In reality, the same middle class striving that in its initial stages gives rise to the most passionate democratic ideals, that is characterized by uncompromising hostility against all political reaction, and that proclaims social and economic equality for all, is inevitably transformed into the worst democratic hypocrisy, the most uncompromising reaction, and promotes an even more sophisticated social and economic inequality.


The following work traces the development of the Marxist view of the state from the earliest works of Marx and Engels through the contemporary people’s democracies.
The first chapter summarizes Lenin’s views in State and Revolution so that the reader who is unfamiliar with Lenin’s analysis can become acquainted with the major points.  Lenin’s stated purpose was to “... reestablish what Marx really taught on the subject of the state...”(LCW Vol. 25, p.386). But in fact Lenin only reestablished from the works of Marx and Engels those teachings that coincided with his own more consistent views.
The second chapter is therefore devoted to a chronological survey of Marx and Engels’ writings on the state, including works that Lenin did not have access to and those with which he was familiar but for obvious reasons omitted.  The emphasis throughout this section is on those citations that relate to developed capitalist states and to the dictatorship of the proletariat, since pre-capitalist and historically particular forms (Bonapartism) do not play a significant role in the present discussion.  As should be evident from this chapter, Lenin’s generous praise of Marx and Engels and his favorable interpretation of their more overtly middle class declarations was not due to lack of material or simple naïveté.  By promoting Marx and Engels and forcing their contradictory views into a consistent outlook, Lenin was objectively promoting the socialist intelligentsia as the rightful and trustworthy leader of the working class movement.  To expose the opportunist inconsistencies and Marx and Engels, i.e. of the foremost minds of the socialist intelligentsia, would have been to deprive all the radical intellectuals of their ultimate authority among the workers.  And while Lenin wished to undermine Kautsky and other specific intellectuals, he could not question the legitimacy of the intelligentsia as a whole.
The third chapter compares the basic theses of State and Revolution to Lenin’s other writings during and after the 1917 revolutions, as well as his earlier works around 1905.  The confusion of socialist and democratic tasks, a criticism that Lenin raised in 1905 against the Paris Commune, is here worked out in minute detail.  While Lenin’s 1905 line on the democratic revolution is more logical than his later views, he ignored the concrete forms of the proposed revolutionary democratic state.  During 1917 he began to deal concretely with those forms, but confused them with the features necessary for a socialist state.  The task of sorting out Lenin’s views during the Russian revolution is further complicated by the fact that his 1917 positions not only contradict his 1905 views, but are internally inconsistent as well.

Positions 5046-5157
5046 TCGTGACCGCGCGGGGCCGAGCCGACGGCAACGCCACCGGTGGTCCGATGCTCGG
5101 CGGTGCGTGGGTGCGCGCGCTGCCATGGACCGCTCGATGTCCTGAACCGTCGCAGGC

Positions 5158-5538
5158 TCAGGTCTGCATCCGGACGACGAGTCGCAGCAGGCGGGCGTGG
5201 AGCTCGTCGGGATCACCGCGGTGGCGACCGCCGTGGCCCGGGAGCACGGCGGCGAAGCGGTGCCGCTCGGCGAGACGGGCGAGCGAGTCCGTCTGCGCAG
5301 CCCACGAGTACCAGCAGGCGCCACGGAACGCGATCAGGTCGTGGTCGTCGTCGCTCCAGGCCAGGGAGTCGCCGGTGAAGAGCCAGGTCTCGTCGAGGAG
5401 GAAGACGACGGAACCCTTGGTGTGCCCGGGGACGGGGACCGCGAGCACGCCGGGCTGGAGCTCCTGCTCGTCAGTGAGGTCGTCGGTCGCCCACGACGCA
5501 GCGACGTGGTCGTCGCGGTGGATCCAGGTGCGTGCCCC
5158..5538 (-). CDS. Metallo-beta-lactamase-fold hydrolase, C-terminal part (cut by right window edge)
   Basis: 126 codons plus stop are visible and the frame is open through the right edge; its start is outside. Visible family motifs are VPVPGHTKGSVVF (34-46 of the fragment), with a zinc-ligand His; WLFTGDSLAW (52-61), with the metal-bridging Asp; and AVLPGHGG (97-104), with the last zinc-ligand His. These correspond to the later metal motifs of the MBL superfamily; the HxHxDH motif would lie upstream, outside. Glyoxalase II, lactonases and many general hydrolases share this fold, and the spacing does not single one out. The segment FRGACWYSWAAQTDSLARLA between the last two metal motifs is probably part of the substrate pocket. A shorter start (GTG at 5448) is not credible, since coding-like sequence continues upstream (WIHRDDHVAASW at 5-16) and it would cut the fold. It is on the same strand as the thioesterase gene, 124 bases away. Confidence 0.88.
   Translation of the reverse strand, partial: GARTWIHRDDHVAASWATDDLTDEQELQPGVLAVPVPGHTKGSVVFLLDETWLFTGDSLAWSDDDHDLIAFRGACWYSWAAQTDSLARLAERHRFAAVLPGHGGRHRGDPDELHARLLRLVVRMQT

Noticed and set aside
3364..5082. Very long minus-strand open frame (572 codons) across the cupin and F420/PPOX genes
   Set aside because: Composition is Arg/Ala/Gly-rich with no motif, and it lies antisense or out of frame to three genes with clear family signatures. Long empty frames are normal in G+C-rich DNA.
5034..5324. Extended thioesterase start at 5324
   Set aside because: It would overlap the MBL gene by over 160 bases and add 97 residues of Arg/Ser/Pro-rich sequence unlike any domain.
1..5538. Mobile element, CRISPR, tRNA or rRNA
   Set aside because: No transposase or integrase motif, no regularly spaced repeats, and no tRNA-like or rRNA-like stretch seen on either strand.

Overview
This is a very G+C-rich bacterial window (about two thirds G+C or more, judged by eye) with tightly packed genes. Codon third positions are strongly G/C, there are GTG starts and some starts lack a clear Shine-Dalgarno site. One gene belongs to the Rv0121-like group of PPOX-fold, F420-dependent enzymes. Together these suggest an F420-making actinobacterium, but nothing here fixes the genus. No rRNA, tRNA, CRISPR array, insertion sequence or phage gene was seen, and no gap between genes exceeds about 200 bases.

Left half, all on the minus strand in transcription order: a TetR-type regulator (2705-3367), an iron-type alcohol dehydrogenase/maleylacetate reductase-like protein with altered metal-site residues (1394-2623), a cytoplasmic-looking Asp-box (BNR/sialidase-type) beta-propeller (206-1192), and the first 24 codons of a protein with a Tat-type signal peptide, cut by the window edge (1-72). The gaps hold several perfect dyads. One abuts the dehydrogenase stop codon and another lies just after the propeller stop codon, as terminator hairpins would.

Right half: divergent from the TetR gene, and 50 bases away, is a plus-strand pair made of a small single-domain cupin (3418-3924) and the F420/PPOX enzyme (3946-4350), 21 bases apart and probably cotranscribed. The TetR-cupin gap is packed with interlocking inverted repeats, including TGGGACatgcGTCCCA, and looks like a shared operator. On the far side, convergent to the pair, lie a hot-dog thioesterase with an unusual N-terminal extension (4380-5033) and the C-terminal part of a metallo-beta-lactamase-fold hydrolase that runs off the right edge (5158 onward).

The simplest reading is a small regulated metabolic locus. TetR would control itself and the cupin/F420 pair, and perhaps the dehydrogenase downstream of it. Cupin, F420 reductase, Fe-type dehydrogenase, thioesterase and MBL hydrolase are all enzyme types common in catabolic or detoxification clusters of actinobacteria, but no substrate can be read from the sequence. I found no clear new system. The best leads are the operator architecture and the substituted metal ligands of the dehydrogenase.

Chapter Four covers the major positions of the Third (Communist) International on the state through the various Congresses and Executive Committee resolutions.  Throughout this period, less competent theoreticians assumed the task of adapting Lenin’s radical democratic phrases to an increasingly more parliamentary orientation, and eventually formulated a general line on the parliamentary transition to socialism and people’s democracy.
The main features of the post-World War II people’s democracies of Eastern Europe and China are outlined in the fifth chapter, along with the theoretical modifications introduced by the 20th, 21st and 22nd Congresses of the Communist Party of the Soviet Union.  Although the polemics of the “antirevisionist” Marxist-Leninists pinpoint Khrushchev’s innovations as a definite turn to opportunism, his theses were completely in line with the basic tenets that Marx, Engels and Lenin themselves had previously accepted.
The survey concludes at the mid-1960’s, since the subsequent ideological split between Chinese and Russian trends, the drift of Western European communists to open reformism, and the recent liberalization in Eastern Europe and Russia, are already accounted for in the general guidelines laid down by socialist theory over the past 150 years.